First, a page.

Manchester City and Liverpool played out a pulsating 1-1 draw at the Etihad Stadium on Sunday.
It was a match displaying many of the best qualities of the Premier League and was packed with incidents, controversies and missed chances as both sides focused on attack.
But was the result satisfactory for either side and where does it leave them in the race for Champions League qualification?
Was a draw good enough for either side?
At the end of the day, after such a compelling and keenly-fought spectacle between two seemingly well-matched sides, a draw was a fair result and both teams should be satisfied. They both gave their all for victory and had their chances to win but neither could claim they truly deserved to do so. Looking at the bigger picture, however, City should be the happier. They remain third, a point above Liverpool, who have played a game more. For both clubs the priority is now Champions League qualification and City’s position is currently the stronger.
Was Pep Guardiola right to claim the result was one of the greatest of his career?
This did seem an over-the-top claim from the City manager, given that he won 21 trophies across his two spells in charge of Barcelona and Bayern Munich, including two Champions League successes. However, last Wednesday’s defeat in Monaco was very disappointing for a club of such ambition and a blow to Guardiola’s pride. He wanted a response and he got it, with his team playing the brand of attacking football he wanted and with John Stones excelling in defence. Had they been more clinical in front of goal and not conceded a penalty, they could have won.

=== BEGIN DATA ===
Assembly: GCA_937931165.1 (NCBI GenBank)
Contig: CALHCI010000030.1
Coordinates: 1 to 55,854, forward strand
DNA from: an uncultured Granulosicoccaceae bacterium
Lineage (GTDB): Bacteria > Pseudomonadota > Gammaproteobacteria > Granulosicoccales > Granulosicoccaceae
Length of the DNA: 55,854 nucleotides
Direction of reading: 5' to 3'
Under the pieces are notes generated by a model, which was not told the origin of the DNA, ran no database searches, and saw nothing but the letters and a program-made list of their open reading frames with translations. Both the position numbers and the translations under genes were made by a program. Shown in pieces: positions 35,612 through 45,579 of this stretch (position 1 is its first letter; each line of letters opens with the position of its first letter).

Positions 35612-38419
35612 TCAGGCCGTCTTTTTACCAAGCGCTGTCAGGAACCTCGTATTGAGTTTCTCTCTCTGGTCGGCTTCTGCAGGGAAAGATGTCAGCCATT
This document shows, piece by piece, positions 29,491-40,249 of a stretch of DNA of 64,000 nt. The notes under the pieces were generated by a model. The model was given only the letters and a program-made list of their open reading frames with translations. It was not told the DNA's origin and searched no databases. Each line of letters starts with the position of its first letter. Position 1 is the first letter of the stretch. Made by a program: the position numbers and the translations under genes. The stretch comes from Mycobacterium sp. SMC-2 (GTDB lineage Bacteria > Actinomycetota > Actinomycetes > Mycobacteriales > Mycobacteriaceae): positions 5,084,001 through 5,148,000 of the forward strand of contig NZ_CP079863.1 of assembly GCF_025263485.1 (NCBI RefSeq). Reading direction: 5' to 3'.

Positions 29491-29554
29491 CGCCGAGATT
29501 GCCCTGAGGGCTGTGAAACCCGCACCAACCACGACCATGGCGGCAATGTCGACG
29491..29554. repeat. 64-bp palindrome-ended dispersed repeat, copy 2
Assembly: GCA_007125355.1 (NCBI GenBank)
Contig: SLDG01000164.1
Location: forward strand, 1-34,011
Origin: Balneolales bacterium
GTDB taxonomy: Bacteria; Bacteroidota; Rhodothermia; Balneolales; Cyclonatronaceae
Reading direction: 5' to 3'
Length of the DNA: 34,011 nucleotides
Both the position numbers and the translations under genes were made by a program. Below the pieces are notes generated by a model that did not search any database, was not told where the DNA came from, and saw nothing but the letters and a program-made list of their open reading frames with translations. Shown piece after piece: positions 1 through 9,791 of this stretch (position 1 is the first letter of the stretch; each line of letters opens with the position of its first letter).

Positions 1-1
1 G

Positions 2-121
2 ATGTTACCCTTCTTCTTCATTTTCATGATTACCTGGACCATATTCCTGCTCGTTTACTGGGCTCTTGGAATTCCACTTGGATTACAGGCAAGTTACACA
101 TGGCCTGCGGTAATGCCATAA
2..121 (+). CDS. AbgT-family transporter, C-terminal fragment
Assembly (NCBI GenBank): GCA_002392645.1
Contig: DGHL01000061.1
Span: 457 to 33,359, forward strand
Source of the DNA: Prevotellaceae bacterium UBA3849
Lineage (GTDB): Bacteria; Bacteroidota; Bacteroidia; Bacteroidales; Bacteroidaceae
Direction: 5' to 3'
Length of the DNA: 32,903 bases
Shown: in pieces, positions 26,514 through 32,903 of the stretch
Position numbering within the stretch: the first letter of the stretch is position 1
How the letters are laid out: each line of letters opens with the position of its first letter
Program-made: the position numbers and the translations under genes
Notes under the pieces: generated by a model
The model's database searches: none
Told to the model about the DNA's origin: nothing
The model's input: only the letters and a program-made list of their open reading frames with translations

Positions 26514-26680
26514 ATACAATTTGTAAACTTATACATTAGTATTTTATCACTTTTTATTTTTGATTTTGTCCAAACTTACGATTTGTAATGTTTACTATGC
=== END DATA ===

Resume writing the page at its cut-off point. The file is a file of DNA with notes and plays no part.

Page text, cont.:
What happens next for City?
City cannot afford to let their intensity slip. They may be third in the table but the battle for top-four places is still tight with not only Liverpool behind them but also Manchester United and Arsenal still pushing. Even seventh-placed Everton cannot be discounted. There is also the additional possibility that Leicester could throw a spanner in the works and actually win the Champions League this season, meaning a top-three finish would be required for qualification. The coming fixtures are difficult with trips to Arsenal and Chelsea after the international break. They also still have a difficult derby to come against United next month.
What happens next for Liverpool?
Liverpool also have a tough assignment after the international break with a visit from neighbours Everton. In terms of games against the current top six, the Reds are now finished and will be very happy with the 20 points they have taken from the 30 available. It is their form against lower-ranked opposition that has been their weakness this term, however, and there are still some potentially tough games ahead against Stoke, West Brom, Crystal Palace and Southampton.
Will Adam Lallana be waking up in a cold sweat?
Lallana’s late miss, when he failed to connect with a gilt-edged chance to win the game, may take some living down. But otherwise Lallana’s performance was excellent and his improvement under Jurgen Klopp has been impressive. He has little to worry about. Besides, Sergio Aguero showed a similar lack of composure when presented with a clear-cut chance in the dying moments by blazing over. Such things can even happen to the very best.